Celebrate Your Poor Soil With a Mediterranean Herb Garden

May 23, 2014 by

CU garden 300 Stuy cropMediterranean herbs growing among annual Salvias and Marigolds. Photo by Nicole Brait.

If you have nutrient poor soil don’t despair, you have the beginnings of a great Mediterranean herb garden.

Not only do Mediterranean herbs thrive in nutrient poor soils, they are drought tolerant, they don’t require much maintenance, most are perennial and they are flavorful and aromatic.

Some of the most common Mediterranean herbs are rosemary, thyme, oregano, and sage, all of which like the same growing conditions; full sun, sandy well draining soil, good circulation and a neutral pH. (For more about soil Ph read the Royal Horticulture Society’s explanation here.)

Here are four Mediterranean herbs you can grow in even the sandiest soil. And if you don’t have sandy soil don’t worry. You can always amend your soil with some builder’s sand or plant in containers.

Rosemary Kostas KatagasRosemary in bloom. Photo by Kostas Katagas.

1. Rosemary
Hardy to zones 6, 7 or 8, depending on the variety, and evergreen in zones 8 and warmer, rosemary is a must in the Mediterranean herb garden with it’s musky scent and needle-like foliage. In colder areas, choose a hardier variety such as ‘Arp’, or grow rosemary in a container to bring indoors in the winter. There are shrub varieties of rosemary and creeping varieties that look great spilling out of a container or over a wall. ‘Tuscan Blue’ is a nice shrub variety that grows to 7 ft. If you want a more prostrate plant try the variety ‘Prostratus’ which can spread as much as 8 ft.

Thyme Estelle BroyerThyme Photo by Estelle Broyer

2. Thyme
There are lots of varieties of thyme and I recommend growing more than one. If you want to get the best flavor from your thyme grow the species, Thymus vulgaris or Thymus citriodorus, both widely available. Thymus herba-barona, known as caraway thyme, is touted by cooks as the best culinary thyme. Unfortunately it can be hard to locate. If you are looking for a more ornamental variety go for a Thymus praecox. Better yet go for two with different bloom times to lengthen thyme’s ornamental display in your garden. If you live in a climate that doesn’t get too humid try Thymus pseudolanuginosus or wooly thyme. It isn’t edible but has wonderful soft foliage that just begs to be touched. If you live in a humid climate skip this one as it tends to die out by mid-July.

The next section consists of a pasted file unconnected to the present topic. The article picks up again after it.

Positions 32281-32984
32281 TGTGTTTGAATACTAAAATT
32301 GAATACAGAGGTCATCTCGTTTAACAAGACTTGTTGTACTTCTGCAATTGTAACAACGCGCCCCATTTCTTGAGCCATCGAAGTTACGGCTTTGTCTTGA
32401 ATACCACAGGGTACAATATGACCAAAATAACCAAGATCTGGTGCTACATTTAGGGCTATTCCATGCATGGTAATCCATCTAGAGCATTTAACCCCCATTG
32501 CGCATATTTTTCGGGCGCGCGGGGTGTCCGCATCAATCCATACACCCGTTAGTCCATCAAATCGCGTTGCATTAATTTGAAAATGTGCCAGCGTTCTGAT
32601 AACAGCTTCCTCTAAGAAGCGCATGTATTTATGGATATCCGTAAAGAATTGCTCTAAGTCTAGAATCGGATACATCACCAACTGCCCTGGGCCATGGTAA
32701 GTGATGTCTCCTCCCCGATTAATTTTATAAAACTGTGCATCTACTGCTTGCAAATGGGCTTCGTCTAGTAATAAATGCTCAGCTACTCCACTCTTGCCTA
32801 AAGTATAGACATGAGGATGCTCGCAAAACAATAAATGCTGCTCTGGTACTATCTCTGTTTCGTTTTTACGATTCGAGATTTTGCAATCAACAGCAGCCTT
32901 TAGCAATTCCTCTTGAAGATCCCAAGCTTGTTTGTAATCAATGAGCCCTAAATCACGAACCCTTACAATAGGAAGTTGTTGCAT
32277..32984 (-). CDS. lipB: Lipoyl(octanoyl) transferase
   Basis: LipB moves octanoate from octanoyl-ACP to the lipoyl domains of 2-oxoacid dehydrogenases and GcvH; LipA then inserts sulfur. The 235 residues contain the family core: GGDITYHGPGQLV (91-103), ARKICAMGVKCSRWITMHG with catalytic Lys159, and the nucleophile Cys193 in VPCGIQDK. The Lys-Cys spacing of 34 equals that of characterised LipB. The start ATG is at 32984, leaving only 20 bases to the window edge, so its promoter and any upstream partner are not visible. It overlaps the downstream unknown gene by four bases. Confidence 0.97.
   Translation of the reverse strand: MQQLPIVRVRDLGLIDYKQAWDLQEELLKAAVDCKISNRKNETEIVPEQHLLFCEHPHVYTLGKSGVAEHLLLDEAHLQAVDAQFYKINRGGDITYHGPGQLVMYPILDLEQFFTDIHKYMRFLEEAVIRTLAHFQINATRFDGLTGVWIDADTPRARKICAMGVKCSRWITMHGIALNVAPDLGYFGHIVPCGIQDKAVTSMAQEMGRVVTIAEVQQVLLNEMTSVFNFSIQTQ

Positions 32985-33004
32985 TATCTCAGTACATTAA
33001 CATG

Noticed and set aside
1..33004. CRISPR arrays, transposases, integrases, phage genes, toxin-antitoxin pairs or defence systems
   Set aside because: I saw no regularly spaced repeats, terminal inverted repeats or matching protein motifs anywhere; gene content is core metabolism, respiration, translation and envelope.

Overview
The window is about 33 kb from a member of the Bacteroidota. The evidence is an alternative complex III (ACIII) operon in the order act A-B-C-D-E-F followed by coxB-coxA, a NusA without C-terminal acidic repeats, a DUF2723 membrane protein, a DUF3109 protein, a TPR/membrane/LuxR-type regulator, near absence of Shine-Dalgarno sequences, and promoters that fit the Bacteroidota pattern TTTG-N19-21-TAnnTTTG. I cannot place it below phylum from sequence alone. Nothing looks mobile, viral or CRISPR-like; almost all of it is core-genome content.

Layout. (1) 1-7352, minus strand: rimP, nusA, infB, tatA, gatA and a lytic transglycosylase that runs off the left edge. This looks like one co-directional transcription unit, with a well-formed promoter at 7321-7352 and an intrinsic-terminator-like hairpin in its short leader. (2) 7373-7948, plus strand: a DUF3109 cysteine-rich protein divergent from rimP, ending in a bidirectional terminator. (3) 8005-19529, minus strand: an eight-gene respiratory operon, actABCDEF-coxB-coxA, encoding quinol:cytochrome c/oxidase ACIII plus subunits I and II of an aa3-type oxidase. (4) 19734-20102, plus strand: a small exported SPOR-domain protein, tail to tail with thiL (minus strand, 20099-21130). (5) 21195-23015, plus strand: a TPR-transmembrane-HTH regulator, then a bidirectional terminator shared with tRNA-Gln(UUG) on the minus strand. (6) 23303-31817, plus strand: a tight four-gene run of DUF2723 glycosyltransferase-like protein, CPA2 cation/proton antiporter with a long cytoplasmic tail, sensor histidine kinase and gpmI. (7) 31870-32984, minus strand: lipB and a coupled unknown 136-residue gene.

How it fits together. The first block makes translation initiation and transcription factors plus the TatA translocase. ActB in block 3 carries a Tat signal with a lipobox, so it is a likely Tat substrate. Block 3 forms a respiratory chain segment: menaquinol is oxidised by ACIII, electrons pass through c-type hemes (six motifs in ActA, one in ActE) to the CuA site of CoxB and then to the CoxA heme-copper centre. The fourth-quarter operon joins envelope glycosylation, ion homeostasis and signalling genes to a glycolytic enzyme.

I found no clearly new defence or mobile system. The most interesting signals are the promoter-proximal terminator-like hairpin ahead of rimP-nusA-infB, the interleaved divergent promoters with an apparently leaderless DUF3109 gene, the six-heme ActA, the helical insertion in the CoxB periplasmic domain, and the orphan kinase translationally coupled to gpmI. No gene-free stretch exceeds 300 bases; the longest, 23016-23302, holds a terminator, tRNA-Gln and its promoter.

Oregano John and Anni WiningsOregano Photo by John and Anni Winings

3. Oregano
Evergreen in zone 8 and warmer, oregano has a robust scent and taste. Its trailing habit makes it a good ground cover or spiller for containers. Most oregano varietals are rated for zone 5, but I overwintered oregano when I lived in zone 4 Idaho with a generous amount of mulch. If you want a good culinary variety skip the common Origanum vulgare and go for a variety like ‘Bristol Cross’ which has a mild aroma and flavor. If you are looking for something a little more ornamental try the ‘Golden’ variety which has yellow-green leaves. If you are looking strictly for ornamental value try ‘Kent Beauty’ which is one of the few non-edible herbs I’ve grown in my garden.

Sage CU  camknowsSage Photo by camknows

4. Sage
A low shrub with velvety foliage and a distinct aroma sage is wonderful in the garden. Perennial in zones 4-8, you will most likely have to grow sage as an annual in warmer zones as it does not do well with extreme heat or humidity. Dry, sunny areas are ideal for sage but I grew it in my rather humid Brooklyn garden for years. Culinary sage blooms in late spring to early summer but if you are growing it for the leaves, pinch out the blooms to encourage the growth of more foliage and prune plants in early spring to promote new growth. Try a purple or tri-colored variety for extra ornamental value.

Don’t let poor soil get you down. Mediterranean herbs are on your side. Let us know your favorites!


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